Is Depression Hereditary?

If you have to deal with a persistent feeling of sadness and you have lost interest in things around you, you may have depression. Also called clinical depression or depressive disorder, this mood disorder affects how you think, feel, and behave. Overtime, it can cause a number of physical and emotional problems. Some people even lose interest in living. Depression can cause serious complications, but people do not know much about it, and some may wonder:Is depression a genetic thing? 

Is Depression Hereditary?

Yes, depression can be a genetic thing. Many studies have confirmed that depression can be hereditary and sometimes runs across multiple generations. You are more likely to develop clinical depression at some stage in life if your family members already have it.

Both environmental and genetic factors can cause depression. Genetics however play a big role in the type of depression that is recurrent and severe. Still, you should understand that having someone in your family with depression does not mean you will end up becoming depressed. Similarly, people with no family history of clinical depression can still become depressed.

Other Causes of Depression

Is depression hereditary? Yes, it is. However, there are other causes as well. For instance:

  • Abuse: Past sexual, physical, or emotional abuse can increase your risk of developing clinical depression in the future.
  • Certain medications: The use of certain drugs such as the antiviral drug interferon-alpha, accutane to treat acne, or corticosteroids can put you at a greater risk of developing clinical depression.
  • Conflict: Disputes with family or personal conflicts can sometimes make people vulnerable to clinical depression.
  • A loss or death: Grief or sadness from the loss of a loved one or their death can increase the risk of depression.
  • Major events: Some major changes in your life may bring serious stress with them. Graduating, getting a new job, or getting married are good events, but they can put you in stressful situations that lead to depression.
  • Serious disease: You may become depressed when you have a major illness or a medical condition. 

How to Lower the Risk for Depression

Is depression hereditary? You already know the answer. This raises another question, "Can you do something to lower your risk?" Luckily, there are something you can do.

1. Manage Your Stress

In most cases, stress is the main trigger to a depressive episode. You cannot do anything to eliminate stress completely from your life, but you can learn stress management techniques to avoid making things worse. Try yoga or meditation to keep stress under control. Other relaxation techniques such as progressive relaxation, deep breathing exercises, guided imagery, and visualization may also help keep you calm.

2. Socialize to Feel Connected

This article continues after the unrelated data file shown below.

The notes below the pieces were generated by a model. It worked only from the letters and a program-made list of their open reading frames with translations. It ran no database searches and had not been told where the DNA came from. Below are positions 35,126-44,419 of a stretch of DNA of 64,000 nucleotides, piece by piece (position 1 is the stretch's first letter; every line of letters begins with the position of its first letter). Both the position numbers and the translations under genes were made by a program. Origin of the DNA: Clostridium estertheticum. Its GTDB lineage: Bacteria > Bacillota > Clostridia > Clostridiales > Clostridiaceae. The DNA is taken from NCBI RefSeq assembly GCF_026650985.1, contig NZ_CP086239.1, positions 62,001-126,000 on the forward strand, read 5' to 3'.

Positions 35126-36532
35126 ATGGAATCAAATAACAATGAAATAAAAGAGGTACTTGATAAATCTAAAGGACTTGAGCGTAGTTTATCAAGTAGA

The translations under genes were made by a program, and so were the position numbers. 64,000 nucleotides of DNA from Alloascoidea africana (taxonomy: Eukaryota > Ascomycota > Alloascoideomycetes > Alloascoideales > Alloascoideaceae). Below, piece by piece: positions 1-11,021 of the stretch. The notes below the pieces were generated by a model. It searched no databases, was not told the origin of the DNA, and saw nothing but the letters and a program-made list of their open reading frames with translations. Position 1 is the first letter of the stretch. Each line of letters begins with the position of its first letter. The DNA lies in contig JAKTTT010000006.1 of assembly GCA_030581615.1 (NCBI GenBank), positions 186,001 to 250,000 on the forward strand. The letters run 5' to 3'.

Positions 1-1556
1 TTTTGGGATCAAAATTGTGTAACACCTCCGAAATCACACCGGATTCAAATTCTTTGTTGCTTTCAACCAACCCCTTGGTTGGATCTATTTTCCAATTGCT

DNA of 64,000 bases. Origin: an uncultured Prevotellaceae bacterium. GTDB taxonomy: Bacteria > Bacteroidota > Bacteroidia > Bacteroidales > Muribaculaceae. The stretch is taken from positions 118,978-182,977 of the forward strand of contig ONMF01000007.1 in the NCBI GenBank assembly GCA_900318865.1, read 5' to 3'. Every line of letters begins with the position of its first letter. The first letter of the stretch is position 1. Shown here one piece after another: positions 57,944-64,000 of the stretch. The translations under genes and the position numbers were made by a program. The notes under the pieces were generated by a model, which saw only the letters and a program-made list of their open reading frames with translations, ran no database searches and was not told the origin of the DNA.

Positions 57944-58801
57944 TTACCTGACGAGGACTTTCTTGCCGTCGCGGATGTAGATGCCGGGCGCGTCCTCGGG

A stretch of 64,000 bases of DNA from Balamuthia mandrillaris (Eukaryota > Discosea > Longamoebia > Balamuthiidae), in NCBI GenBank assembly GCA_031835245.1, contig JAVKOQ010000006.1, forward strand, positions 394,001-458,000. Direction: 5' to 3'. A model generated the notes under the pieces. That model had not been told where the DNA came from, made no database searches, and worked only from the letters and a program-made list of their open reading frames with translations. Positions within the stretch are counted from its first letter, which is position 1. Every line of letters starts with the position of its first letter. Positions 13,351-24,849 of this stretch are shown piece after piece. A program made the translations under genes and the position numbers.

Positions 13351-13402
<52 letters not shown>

Feelings of isolation and loneliness are only going to make you feel depressed. Developing supportive relationships and then maintaining them will help you mentally. Sign up for an intramural sports league or start attending a local church if your close family is not nearby.

3. Stay Active

Having a sedentary lifestyle will make you depressed. Even if it is a 10-minute walk out in the park, it still helps boost your mood. Similarly, regular aerobic exercise, a spinning class at the gym, or other activities that help you break a sweat will alleviate the anxiety and lower your risk for clinical depression.

4. Improve Your Mental Health

Even if you have no symptoms of depression, it still pays to see a therapist. They will share ways to manage stress and keep your anxiety under control. Having group or individual therapy sessions may also give you an idea about how to improve and maintain your mental health.

5. Pay Attention to Your Diet

Not paying enough attention to your diet may also make you feel depressed. Lacking of nutrients will do no good to your mental health, therefore you should try to eat well. Your diet should not be high in sugar because too much sugar can destroy your mood and lead to depression. Include more vegetables with brain-boosting nutrients in your diet.

6. Say No to Drugs and Alcohol

A large majority of people with clinical depression are also struggling with drug and alcohol addiction. Drinking in moderation is okay, but it is sometimes hard to keep things under control and know where to draw the line, so just avoid alcohol. You are more likely to develop depression after heavy drinking if someone in your family already has it. If drug abuse is the problem, avoid illicit drugs completely to prevent depression.

7. Consult Professional Health Provider

The fact of the matter is that so many factors can increase your risk for depression, so you should not ignore any sign, especially when depression runs in your family. Talk to professional healthcare provider if you are finding it hard to deal with stress in your daily life or have other symptoms associated with clinical depression. 

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